There is a growing trend in Maryland that closely mirrors the same trend nationwide. As gender roles continue to change and women increasingly become the higher wage earners in American families, the number of instances in which a divorcing wife is forced to pay alimony to her former husband continues to rise. Most Maryland divorce attorneys would agree that it is far more common these days to see the typical alimony relationship reversed.
According to a recent article on Yahoo.com (Tables Turned: Higher Earning Women Now Paying Alimony to Ex-Husbands, Oct. 3, 2012) women are now the top wage earners in one-third of all marriages. This figure coincides with a number of employment statistics that indicate that the gap in earnings between men and women in the same industries is steadily shrinking. It also coincides with more liberal maternity leave policies in both the private and public sectors, meaning that women no longer have to choose between being the breadwinner and being a mother. When one considers that roughly fifty percent of all marriages end in divorce these days, it is not hard to imagine that a significant percentage of husbands are collecting alimony checks.
Alimony is a legal construct designed to put a lower earning divorced party in roughly the same financial position as that party would be if the marriage had remained intact. During a marriage, each party acquires a familiarity with a certain quality of life associated with the joint earning potential of both parties. If the lower earning party no longer can enjoy the benefits of the primary breadwinner’s income, it may place the lower earning party in a disadvantageous position wherein they are suddenly forced to live solely off their own income. If this lower earning spouse does not have the training or education to obtain satisfactory employment and return their lifestyle to the level it was before, the courts may instruct the higher earning spouse to divert some of their income to the lower earning spouse. These payments may either be temporary or permanent, and may be subject to modification as circumstances change.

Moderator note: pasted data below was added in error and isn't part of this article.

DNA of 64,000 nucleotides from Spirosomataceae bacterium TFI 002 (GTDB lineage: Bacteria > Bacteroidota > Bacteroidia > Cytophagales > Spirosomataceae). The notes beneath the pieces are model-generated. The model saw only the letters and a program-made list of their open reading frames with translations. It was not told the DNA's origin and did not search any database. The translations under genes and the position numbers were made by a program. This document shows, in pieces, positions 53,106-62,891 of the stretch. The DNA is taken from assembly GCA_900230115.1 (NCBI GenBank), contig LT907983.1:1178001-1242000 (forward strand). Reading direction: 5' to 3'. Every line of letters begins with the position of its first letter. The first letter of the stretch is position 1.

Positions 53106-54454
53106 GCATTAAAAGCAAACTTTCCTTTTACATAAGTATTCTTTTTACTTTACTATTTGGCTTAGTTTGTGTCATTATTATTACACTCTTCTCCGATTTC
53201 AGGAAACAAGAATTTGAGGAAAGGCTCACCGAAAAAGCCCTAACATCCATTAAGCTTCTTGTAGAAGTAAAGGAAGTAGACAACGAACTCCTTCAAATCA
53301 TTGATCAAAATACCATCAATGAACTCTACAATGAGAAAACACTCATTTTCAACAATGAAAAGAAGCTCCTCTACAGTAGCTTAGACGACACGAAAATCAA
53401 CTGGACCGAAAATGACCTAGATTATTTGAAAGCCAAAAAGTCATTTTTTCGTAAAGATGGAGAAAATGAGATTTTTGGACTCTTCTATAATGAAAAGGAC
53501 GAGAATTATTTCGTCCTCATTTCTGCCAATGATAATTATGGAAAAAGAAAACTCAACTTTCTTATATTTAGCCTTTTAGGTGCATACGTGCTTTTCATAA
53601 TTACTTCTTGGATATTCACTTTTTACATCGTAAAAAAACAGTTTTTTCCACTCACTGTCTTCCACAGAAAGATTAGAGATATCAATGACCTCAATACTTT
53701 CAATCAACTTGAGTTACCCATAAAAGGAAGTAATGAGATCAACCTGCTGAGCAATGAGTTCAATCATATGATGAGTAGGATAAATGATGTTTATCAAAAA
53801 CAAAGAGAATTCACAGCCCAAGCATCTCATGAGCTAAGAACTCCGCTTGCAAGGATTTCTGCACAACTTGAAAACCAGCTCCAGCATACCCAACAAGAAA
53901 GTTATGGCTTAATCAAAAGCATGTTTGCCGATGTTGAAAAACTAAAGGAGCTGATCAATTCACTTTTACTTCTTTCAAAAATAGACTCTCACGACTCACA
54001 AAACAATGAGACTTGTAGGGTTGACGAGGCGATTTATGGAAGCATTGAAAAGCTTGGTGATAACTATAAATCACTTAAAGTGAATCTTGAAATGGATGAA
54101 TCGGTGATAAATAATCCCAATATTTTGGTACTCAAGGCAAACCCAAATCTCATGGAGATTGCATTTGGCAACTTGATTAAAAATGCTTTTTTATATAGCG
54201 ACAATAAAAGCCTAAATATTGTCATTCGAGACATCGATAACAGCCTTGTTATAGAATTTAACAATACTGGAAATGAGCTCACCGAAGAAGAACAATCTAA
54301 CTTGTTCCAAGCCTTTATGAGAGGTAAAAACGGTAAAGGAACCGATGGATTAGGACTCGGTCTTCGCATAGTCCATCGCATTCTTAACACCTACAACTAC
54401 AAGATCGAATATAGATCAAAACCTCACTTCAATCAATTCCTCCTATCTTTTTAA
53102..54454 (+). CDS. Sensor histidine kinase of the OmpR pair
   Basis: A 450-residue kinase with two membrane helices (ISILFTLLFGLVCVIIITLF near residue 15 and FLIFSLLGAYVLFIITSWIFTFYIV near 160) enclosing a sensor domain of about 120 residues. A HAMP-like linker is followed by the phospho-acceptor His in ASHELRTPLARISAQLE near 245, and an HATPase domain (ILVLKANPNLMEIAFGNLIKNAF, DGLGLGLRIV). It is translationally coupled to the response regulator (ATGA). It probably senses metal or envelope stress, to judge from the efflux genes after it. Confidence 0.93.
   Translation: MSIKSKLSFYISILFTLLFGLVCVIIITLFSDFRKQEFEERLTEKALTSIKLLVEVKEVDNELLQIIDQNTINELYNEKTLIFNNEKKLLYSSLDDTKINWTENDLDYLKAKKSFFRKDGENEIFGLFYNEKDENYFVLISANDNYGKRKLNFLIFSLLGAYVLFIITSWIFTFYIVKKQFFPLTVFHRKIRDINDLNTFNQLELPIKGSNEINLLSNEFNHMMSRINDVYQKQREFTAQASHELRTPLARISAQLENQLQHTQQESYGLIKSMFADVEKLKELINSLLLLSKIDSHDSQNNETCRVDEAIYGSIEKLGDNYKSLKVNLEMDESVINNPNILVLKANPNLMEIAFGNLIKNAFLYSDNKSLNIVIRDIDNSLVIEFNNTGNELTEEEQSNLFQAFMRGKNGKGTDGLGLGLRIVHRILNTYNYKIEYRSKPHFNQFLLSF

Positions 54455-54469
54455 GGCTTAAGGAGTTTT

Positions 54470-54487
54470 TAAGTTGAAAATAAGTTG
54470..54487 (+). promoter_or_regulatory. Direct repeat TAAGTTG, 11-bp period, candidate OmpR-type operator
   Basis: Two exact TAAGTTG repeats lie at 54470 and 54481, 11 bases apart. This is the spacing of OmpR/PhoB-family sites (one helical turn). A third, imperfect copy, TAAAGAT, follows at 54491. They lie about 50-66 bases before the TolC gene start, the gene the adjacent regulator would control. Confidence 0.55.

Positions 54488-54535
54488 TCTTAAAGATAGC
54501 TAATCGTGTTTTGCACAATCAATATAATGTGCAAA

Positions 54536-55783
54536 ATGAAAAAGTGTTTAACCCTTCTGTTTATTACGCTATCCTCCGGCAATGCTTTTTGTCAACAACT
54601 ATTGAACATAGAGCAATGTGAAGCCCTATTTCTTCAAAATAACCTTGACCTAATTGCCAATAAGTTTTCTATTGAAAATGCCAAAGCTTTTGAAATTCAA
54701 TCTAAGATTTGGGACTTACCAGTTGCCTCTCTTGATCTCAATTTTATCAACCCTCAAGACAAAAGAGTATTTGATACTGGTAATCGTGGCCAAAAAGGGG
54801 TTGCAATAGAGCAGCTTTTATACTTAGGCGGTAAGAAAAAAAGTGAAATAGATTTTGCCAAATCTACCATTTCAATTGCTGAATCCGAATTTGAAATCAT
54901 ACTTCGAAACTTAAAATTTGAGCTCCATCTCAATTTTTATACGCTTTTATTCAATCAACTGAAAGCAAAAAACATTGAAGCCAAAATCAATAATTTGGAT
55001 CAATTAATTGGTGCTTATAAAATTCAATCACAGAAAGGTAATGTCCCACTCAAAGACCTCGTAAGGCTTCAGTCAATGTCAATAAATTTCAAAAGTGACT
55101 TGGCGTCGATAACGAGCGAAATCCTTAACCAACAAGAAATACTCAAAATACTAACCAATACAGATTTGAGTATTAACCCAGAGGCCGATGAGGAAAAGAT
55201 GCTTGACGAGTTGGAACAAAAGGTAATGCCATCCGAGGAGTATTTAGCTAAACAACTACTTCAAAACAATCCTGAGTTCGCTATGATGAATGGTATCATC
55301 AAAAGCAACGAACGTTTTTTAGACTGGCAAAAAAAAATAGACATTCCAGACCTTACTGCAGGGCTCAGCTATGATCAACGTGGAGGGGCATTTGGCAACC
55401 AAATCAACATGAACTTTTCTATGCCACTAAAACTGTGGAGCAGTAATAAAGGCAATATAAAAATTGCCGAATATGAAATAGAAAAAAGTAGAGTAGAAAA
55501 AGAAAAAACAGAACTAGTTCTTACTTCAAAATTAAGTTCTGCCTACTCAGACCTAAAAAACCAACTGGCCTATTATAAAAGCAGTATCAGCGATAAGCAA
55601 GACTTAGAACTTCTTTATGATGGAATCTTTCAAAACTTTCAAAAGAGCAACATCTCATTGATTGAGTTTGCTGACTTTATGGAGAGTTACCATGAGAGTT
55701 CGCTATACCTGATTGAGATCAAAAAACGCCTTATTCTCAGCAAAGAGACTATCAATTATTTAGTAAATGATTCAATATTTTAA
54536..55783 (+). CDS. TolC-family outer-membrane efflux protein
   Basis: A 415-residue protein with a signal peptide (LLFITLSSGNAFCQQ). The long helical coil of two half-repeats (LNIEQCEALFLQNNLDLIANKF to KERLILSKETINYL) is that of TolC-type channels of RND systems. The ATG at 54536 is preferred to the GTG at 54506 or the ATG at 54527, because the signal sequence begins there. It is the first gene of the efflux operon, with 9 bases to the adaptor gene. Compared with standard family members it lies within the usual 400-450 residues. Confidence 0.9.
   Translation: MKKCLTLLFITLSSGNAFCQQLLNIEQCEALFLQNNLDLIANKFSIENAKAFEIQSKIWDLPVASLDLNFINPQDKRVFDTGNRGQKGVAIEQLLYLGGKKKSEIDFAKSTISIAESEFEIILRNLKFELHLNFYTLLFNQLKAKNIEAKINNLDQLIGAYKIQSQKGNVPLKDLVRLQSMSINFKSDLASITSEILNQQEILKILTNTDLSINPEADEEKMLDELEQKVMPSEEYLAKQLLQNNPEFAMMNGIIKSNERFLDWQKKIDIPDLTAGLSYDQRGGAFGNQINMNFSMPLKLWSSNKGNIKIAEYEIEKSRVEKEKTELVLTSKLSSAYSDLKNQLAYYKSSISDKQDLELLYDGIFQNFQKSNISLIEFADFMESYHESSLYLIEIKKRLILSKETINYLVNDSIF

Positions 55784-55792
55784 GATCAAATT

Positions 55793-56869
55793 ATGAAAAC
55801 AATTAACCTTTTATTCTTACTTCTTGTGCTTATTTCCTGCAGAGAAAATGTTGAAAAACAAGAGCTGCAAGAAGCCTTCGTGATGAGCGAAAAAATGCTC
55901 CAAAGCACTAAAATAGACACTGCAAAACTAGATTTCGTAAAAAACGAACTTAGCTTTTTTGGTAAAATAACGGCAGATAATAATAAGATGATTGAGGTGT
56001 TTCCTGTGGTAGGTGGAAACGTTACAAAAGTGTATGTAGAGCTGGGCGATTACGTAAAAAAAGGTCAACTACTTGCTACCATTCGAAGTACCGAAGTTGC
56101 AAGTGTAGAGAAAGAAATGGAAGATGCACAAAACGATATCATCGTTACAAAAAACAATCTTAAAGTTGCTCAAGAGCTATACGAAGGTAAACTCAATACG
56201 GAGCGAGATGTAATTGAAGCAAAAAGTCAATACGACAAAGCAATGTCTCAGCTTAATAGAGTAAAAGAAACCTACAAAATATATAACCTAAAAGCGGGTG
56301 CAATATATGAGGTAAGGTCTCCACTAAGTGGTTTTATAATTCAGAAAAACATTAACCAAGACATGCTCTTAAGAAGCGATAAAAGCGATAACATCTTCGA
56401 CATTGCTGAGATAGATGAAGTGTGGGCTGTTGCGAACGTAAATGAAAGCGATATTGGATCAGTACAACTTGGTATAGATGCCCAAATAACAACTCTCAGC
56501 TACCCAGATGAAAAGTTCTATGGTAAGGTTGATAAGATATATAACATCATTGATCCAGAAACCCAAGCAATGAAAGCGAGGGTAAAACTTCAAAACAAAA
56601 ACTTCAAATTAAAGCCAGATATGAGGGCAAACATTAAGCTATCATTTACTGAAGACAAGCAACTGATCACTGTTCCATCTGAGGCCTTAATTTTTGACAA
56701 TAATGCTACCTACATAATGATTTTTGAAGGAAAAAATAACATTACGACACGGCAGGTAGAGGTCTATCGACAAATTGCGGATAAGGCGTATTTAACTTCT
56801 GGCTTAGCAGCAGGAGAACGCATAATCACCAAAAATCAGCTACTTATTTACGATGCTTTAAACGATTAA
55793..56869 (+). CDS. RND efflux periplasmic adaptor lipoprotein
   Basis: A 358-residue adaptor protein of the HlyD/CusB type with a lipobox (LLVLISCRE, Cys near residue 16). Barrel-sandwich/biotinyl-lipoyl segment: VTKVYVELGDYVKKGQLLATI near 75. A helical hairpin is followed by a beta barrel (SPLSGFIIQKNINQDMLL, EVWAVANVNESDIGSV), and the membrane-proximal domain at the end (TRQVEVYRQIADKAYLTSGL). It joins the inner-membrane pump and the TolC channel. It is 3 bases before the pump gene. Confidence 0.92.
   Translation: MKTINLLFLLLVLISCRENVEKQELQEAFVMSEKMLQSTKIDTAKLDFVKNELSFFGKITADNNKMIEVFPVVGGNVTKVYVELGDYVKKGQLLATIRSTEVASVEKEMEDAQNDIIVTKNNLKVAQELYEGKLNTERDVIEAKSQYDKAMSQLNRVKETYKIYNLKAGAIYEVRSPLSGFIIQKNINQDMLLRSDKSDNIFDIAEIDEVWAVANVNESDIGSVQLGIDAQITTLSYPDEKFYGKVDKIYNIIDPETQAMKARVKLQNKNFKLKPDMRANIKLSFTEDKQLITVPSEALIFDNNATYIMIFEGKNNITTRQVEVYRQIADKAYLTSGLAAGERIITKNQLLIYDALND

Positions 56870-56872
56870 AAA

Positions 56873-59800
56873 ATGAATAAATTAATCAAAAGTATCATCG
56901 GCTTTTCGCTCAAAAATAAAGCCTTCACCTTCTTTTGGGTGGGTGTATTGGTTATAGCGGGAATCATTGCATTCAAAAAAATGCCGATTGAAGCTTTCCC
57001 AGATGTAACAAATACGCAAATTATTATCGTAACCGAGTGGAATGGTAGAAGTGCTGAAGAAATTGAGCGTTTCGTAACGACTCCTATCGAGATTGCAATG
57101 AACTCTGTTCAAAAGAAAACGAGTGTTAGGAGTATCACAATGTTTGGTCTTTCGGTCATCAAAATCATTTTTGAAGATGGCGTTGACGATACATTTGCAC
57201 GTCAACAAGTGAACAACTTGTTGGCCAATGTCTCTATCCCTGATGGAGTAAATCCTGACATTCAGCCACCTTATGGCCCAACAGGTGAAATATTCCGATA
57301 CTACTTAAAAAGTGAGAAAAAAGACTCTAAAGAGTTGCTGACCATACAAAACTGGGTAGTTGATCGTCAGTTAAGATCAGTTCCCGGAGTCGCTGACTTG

According to the American Association of Matrimonial Lawyers, fifty-six percent of law offices that handle divorces are experiencing an increase in instances where the ex-wife is instructed to pay alimony to the ex-husband. Forty-four percent of the same law offices are experiencing no significant change. None of the law offices that were polled reported seeing a decrease in the instances of wife-to-husband alimony payments.
Many lawyers attribute these statistics to the removal of any stigma associated with husbands requesting alimony. As the number of female higher wage earners continues to increase, so too should the stigma lessen. It is also notable that alimony enforcement agencies are just as vigilant in enforcing payments from female divorcees. If you are a male lower wage earner seeking alimony from your wife, or if you are a high earning female seeking to lessen or eliminate alimony payments to your husband, contact a Maryland family law firm for a consultation.
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